In the 18th century, Huguenots introduced the tobacco plant into the country, thereby creating a new and important branch of the economy. The plants thrived well here and the region quickly developed into a centre of tobacco cultivation, processing and trade. The barns, in which tobacco leaves were dried, are preserved in various designs up to this day. They were built of wood, fieldstones and brick. Depending on material, design and size, they are differentiated as simple field sheds, massive barns and multi-level storage facilities. Common to all are numerous hatches and openings, which allow a good drying of the tobacco.
19th Century, Beginning of the 20th Century: The Oder in the Age of Industrialisation
Trade flourished and required an extensive transport network. The new cobblestone streets were lined with chestnut and linden trees. These avenues still enrich the landscape today. With the growing population, the demand for food increased. Farming businesses experienced an upswing. Agricultural production now took place on large areas. Valley slopes, which to this day have hardly been used, were drained and the wetland forests cleared. Dikes and stream relocations changed the course of the Oder. The 1904 law approved in the Prussian Landtag for the “improvement of the run-off capability in the lower Oder” created the basis for the construction of the polder system. Following the Dutch model, 129 hydro-technical installations, 4 ship locks, 21 boat locks, 30 dike openings as well as 28 bridges and 177 km of Oder backwaters were constructed. Ships up to 600 tons could now sail the Oder and the parallel, flood-free “Hohensaaten-Friedrichsthaler Waterway”, which was built incorporating the Oder backwaters. Many of the hydro-technical installations were destroyed during WWII. While these were being repaired on the German side, nature was able to reclaim the landscape in the Polish part of the lower Oder valley.
1960: Intensification and Industrialisation of Agriculture
Even in the 20th century, agriculture remained the most important economic activity in the region. Land reform after WWII was followed by socialist collectivisation. In the 1970s, the industrialisation and intensification of land use began. With the help of large-scale monocultures, complex machine applications, chemical fertilisation and the use of plant protection products, enormous increases in yields were achieved. The remaining large moors, such as the Randow-Welse and Gartzer Bruch, were drained in order to use them intensively as grasslands. Schwedt/Oder, almost completely destroyed in the Second World War, became an important centre of the petrochemical industry and paper production. Within 20 years, the population rose from 9,000 (1960) to 54,000 (1980). In Gryfino on the east bank of the Oder, the Polish neighbours built a new, large coal-fired power plant.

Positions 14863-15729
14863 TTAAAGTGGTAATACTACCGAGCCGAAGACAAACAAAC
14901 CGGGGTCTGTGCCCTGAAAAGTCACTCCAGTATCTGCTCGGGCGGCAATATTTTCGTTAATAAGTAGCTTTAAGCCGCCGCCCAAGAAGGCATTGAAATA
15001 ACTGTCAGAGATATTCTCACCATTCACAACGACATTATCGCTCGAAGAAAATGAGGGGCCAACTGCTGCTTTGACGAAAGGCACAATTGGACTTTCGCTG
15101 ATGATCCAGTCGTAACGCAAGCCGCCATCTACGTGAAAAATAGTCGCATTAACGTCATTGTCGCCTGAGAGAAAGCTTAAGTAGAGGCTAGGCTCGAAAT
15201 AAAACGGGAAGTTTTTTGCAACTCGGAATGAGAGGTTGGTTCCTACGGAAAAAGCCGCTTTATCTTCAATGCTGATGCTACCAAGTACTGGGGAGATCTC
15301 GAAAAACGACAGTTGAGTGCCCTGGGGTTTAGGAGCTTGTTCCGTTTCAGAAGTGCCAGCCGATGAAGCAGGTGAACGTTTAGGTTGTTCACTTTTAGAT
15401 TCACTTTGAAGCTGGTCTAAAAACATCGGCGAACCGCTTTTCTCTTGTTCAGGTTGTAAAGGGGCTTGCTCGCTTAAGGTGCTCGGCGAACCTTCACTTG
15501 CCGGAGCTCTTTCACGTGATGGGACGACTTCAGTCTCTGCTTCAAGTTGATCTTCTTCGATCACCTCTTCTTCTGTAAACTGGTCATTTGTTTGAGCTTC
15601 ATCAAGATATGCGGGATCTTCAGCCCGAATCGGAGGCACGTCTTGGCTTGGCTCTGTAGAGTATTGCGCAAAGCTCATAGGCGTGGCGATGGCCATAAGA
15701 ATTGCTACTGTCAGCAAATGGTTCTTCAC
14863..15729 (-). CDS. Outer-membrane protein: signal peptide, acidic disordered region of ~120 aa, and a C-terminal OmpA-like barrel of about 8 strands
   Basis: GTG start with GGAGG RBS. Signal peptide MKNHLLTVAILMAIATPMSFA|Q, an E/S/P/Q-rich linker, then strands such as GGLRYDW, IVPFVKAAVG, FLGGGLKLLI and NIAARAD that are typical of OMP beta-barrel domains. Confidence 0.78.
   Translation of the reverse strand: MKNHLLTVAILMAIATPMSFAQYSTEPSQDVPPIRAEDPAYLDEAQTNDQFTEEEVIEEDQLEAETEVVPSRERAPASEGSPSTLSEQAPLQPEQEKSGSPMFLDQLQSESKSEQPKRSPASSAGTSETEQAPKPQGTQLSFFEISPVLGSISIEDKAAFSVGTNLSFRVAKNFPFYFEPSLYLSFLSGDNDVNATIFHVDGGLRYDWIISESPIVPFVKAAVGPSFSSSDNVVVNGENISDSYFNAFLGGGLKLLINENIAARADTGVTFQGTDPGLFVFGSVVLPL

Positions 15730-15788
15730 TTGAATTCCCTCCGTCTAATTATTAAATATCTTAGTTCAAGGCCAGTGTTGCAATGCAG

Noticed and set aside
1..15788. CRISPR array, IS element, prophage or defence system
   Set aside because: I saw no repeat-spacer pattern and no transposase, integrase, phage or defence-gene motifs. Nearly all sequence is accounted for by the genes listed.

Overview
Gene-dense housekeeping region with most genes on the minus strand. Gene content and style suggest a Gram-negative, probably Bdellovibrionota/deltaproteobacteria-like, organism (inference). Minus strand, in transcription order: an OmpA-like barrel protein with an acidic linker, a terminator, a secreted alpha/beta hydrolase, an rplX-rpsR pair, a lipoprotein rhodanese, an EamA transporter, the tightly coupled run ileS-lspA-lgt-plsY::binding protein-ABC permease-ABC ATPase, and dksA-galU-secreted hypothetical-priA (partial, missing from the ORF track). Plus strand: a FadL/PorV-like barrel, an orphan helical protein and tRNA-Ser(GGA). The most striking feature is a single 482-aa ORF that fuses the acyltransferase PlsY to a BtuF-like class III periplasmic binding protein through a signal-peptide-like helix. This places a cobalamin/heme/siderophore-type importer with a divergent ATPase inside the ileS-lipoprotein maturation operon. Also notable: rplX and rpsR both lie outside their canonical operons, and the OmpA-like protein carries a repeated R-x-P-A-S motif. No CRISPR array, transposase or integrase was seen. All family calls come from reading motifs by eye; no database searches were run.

The Lower Oder Valley National Park is Created
With the political changes in 1990, a new era began for the lower Oder valley. Despite Oder regulations, intensive agriculture and influences of industry, a floodplain landscape, which has become rare in Central Europe, could be preserved in the widespread, regularly flooded lowlands of the Oder. This has been protected, preserved, maintained and developed as a national park since 1995. The focus is on the undisturbed cycle of natural processes. Visitors to the national park can relax in a unique landscape and take a lot of new impressions home with them. New hiking trails as well as several kilometres of bicycle paths on the dikes and in the meadows offer the tourists a special experience in nature. A new branch of the economy, nature tourism, has been developing for more than 20 years.